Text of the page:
Business and City in Brief

Click to follow

Richard Strong has quit as non-executive chairman of Resort Hotels, the hotel chain which suspended trading on 16 July. He will be replaced by David Tonkinson, a non- executive director and a former deputy chairman.

The company had earlier said Mr Strong would resign at the end of the year. Resort has postponed publication of annual results scheduled for this week. A team of accountants is investigating its financial affairs.


The European Commission said it planned to grant a venture between Grand Metropolitan and Courage Group clearance until 1998 to continue using standard contracts on the obligations of public house tenants. The brewers, through their Inntrepreneur Estates joint company, use three types of contract to define obligations of tenants who rent their pub properties and those contracts have clauses 'tying' tenants to buy beer from their landlords.


LVMH (Moet Hennessy Louis Vuitton) said its unit Louis Vuitton had bought 100 per cent of the fashion house Kenzo for a total of Fr482m ( pounds 54.5m). As well as Louis Vuitton luggage, the unit already owns the fashion houses Givenchy and Christian Lacroix.


Apple Computer unveiled the Newton, its long-awaited 'personal communicator', a new generation computer which replaces the usual keyboard and mouse with handwriting recognition and a stylus. It can be easily customised and can serve as a user-friendly 'front end' that can add new capability to cellphones, pagers and electronic pen-pads. Apple, which has signed licensing deals with Sharp, Siemens and Panasonic, said 1,500 companies were already developing independent applications for the Newton, which will be available in Britain from 16 September.


The industrial group AAF is to close its Blackburn operation as part of its rationalisation programme of its manufacturing facilities, resulting in 200 redundancies. AAF also intends to merge its operations with those at the Brandesburton site near Hull.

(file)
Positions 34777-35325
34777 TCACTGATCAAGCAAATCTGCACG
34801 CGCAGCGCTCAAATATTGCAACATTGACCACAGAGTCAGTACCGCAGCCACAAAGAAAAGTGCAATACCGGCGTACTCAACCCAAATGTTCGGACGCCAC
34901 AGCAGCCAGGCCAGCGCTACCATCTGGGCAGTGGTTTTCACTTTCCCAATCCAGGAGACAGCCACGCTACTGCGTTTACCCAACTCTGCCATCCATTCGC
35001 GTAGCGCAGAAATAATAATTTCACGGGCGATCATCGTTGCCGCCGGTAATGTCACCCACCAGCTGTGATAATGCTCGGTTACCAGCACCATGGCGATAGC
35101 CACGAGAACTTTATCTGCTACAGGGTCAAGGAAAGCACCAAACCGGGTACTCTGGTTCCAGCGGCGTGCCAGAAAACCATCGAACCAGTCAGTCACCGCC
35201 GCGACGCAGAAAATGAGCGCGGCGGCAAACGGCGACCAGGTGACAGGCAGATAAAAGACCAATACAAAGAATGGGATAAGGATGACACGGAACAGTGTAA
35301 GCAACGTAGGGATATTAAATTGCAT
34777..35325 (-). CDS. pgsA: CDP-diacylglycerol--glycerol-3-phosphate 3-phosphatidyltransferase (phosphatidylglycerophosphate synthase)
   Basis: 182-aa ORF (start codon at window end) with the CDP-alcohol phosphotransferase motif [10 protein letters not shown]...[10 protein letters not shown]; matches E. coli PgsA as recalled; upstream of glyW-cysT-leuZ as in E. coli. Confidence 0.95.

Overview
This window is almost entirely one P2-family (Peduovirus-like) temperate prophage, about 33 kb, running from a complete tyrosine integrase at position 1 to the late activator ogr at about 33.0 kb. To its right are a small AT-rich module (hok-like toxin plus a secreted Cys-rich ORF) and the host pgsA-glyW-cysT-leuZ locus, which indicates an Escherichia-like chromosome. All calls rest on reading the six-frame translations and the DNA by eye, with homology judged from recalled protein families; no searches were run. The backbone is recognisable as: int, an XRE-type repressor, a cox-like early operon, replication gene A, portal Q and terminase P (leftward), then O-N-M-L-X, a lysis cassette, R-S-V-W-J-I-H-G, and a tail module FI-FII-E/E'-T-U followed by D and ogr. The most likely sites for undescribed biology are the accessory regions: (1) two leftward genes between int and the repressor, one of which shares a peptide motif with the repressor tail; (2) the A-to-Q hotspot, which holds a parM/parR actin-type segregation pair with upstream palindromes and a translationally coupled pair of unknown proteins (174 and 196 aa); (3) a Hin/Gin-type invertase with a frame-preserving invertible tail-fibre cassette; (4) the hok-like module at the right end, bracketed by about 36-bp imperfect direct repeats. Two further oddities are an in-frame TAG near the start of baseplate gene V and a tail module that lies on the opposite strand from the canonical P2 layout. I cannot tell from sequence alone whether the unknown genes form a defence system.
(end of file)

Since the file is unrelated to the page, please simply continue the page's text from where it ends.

Vodafone Group has set up a joint venture with Fiji Posts and Telecoms, Fiji's state-owned public telephone operator, to build and operate the country's first cellular telephone network.


British cyclical indicators based on data available up to 29 July paint a mixed picture of the economy. The shorter leading indicator continued to rise in June, rising 0.2 per cent from the previous month, after rises of 0.3 per cent and 0.4 per cent in the preceding two months, while the longer indicator fell the same amount in the month to July as share prices and business optimism fell.


NEW YORK: Climbing steadily for most of the session, the Dow Jones average was 21.52 points up at 3,560.99 by the close.

TOKYO: In thin trade overshadowed by currency worries, index- linked selling lowered the Nikkei average 36.61 points to 20,343.53.

HONG KONG: Continuing last week's strong gains, the Hang Seng index added 40.07 to close at a three-week high of 7,029.03.

SYDNEY: Gold mining shares led the advance as the All Ordinaries index gained 10.8 to 1,854.8.

TEL AVIV: Trading in index options, introduced on Sunday, was thin and cautious. The blue chip index edged up 1.02 points to 190.

JOHANNESBURG: After a firm start gold stocks turned down, and despite strong industrials the overall index shed 14 points to 4,163.

FRANKFURT: Recovering from opening losses, the DAX index finished 11.85 points to the good at 1,815.08.

PARIS: Still posting strong gains, the CAC-40 rose 43.15 to 2,129.03.

ZURICH: After trading in a tight range the Swiss Performance Index ended 1.02 points easier at 1,518.97.

MILAN: Foreign buying and hopes of lower interest rates pushed the MIB up 21 points to 1,263.

LONDON: Report, page 20.